The two go hand in hand
Depression is one of the most common conditions in the UK. Presently, it is said that depression can affect up to one in five people at some point in their life. The World Health Organisation estimates that by the year 2020, depression will be the biggest global health concern after chronic heart disease. OCD and depression go hand in hand. After all, how can you not feel depressed when you’re caught up in the OCD cycle that is intrusive thoughts, anxiety and ritualistic behaviours. It is believed that 75% of all people suffering from OCD are also in the grips of clinical depression. Arguably the most common co-morbid condition when talking about OCD, the symptoms of depression, when intertwined with OCD can make the sufferer feel extremely isolated and alone. The constant urge to perform obsessive compulsions can quickly lead to a person feeling out of control, despair and helpless.
Being wrapped up in Obsessive Compulsive Disorder is nearly always exhausting, leaving the individual stressed, overly tired, and vulnerable to the symptoms of depression. Routines like going to bed but waking up just as tired, not being able to concentrate on one thing at a time, lack of energy and everything feeling too difficult are some common effects of depression that run alongside obsessive compulsive disorder. Everyone feels down from time to time, that’s normal. However, often a deep sense of emptiness, hopelessness and being unable to enjoy things more regularly can all be signs of depression. The lows of depression can have major impacts on our day to day lives, largely affecting the quality of our day to day experiences. Suffering from depression can be a scary experience, with many people doubting whether they will ever be able to feel those ‘highs’ that they once felt, before life with depression. Regardless of how long you have suffered, we promise you that there is hope. Often things like routine, structure and a the initiation of goals can be the first stepping stones to back to wellness. Please feel free to click on the links below, to find out more.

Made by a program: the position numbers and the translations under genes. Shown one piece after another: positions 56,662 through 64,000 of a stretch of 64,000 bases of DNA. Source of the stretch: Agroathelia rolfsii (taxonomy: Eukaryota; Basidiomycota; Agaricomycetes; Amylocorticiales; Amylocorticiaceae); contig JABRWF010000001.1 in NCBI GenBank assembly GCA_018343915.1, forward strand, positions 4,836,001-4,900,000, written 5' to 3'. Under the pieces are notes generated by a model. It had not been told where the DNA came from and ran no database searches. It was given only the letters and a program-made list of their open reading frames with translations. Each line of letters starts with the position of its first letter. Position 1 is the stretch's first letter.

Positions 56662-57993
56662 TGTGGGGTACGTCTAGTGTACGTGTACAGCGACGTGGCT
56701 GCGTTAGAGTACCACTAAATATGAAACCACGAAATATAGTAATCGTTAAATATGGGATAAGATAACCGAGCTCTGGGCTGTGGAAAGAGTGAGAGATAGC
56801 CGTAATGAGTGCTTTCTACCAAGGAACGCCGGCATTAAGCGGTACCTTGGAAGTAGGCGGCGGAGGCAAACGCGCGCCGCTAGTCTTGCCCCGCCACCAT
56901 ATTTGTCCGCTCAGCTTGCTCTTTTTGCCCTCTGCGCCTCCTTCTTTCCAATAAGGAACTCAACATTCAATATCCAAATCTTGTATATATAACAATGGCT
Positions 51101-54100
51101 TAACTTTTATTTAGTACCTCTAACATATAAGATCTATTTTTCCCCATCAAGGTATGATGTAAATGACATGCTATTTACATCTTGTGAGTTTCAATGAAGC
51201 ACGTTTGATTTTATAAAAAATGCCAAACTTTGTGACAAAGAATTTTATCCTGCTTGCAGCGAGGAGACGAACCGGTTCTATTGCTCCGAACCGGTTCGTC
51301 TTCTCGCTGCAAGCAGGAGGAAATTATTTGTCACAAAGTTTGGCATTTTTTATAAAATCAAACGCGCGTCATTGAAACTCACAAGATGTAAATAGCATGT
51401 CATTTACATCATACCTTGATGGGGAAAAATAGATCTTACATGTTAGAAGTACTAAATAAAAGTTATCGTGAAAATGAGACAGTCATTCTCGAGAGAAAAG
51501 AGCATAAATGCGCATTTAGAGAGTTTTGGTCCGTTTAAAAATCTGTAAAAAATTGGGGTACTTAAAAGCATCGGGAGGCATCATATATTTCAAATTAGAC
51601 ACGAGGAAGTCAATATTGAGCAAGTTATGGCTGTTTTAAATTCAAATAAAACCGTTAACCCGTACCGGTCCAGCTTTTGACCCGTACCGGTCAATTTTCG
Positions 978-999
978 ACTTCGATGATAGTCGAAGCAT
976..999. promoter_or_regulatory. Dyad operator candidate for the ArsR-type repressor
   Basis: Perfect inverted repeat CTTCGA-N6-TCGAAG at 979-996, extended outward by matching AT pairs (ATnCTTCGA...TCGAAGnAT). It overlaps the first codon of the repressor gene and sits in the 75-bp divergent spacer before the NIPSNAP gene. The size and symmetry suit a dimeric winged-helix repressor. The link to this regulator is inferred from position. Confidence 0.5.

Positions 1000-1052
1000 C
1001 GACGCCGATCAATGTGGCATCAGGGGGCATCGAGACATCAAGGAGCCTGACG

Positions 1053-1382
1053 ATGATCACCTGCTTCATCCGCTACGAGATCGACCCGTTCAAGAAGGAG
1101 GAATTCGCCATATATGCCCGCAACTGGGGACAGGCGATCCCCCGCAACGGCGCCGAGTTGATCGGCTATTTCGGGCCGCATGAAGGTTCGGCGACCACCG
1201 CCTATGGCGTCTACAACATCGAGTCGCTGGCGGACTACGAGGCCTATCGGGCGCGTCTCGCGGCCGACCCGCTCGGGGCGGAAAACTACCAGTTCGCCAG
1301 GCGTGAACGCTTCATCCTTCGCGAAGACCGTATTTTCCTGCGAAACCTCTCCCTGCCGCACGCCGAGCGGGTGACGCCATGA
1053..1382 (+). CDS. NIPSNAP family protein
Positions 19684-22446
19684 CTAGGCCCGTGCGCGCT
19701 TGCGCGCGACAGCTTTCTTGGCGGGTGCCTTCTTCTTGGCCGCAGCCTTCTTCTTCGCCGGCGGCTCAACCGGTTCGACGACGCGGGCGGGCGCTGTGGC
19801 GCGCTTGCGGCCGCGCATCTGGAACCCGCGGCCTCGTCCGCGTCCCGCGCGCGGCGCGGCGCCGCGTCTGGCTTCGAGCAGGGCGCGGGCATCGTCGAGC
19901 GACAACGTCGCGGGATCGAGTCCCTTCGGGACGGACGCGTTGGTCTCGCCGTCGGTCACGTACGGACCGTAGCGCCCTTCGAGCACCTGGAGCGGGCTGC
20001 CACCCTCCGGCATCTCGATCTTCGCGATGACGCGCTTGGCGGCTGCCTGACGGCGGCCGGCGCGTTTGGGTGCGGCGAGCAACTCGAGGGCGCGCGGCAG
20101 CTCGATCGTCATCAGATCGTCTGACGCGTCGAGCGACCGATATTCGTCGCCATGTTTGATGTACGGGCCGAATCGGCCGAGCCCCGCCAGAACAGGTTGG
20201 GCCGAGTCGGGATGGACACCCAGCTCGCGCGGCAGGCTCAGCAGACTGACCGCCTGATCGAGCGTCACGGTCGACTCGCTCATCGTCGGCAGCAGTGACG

What is Depression?
Depression has often been described as everything feeling ‘dark and gloomy’, as well as descriptions of being unable to feel real feelings of happiness anymore. It can often display itself in a number of different ways, depending on individual experiences. Some may describe depression as a reaction to negative life events, such as a relationship breakdown, failing an exam or generally just feeling down in the dumps, but for someone truly experiencing the downs of depression, the effects can be much more intense and debilitating than this.
Depressive symptoms and early signs
Often understanding the development of depression, the symptoms and the possible treatments can provide great relief for someone that has been feeling depressed. It can feel overwhelming and extremely hopeless, but the experience of depression doesn’t have to be one that is long lasting or life-long.
Regardless of people’s different experiences, the fact is that depression will not only diminish the quality of one’s life dramatically, but it can often effect a wide array of areas including one’s ability to eat, sleep, hold down a job, support healthy relationships and friendships, and experience ‘fun’ anymore. Often other factors that relate to depression are intense feelings of sadness, low self-esteem, worthlessness, self-doubt, worry and helplessness. Often it can feel like our own mind begins to work against us, and that negative voice in our head can get louder and louder.
Are you depressed?
You may be suffering from clinical depression when you experience several of the following symptoms:
- Sleeping patterns have become irregular (either you can’t sleep or you have started to sleep too much)
- Lack of appetite or you have started overeating
- Feel like you are worthless, that you are not as good as other people
- You are more irritable than you used to be
- You experience intense anger at the smallest thing
- You rely on other external substances to make you feel better, such as drugs or alcohol
- You start to think that life may not be worth living anymore (Please contact a specialist immediately if this is the case)
- You feel trodden down by constant negative thoughts about yourself
The feelings of depression can significantly change from person to person, however, the more intense these feelings of being down become, and the longer lasting they are, the more likely it is that you are suffering from clinical depression.
Here are some of the symptoms in more depth.
- Sleeping patterns becoming irregular: Insomnia, the inability to be able to sleep, or hypersomnia, sleeping too much are common symptoms of a person suffering from depression.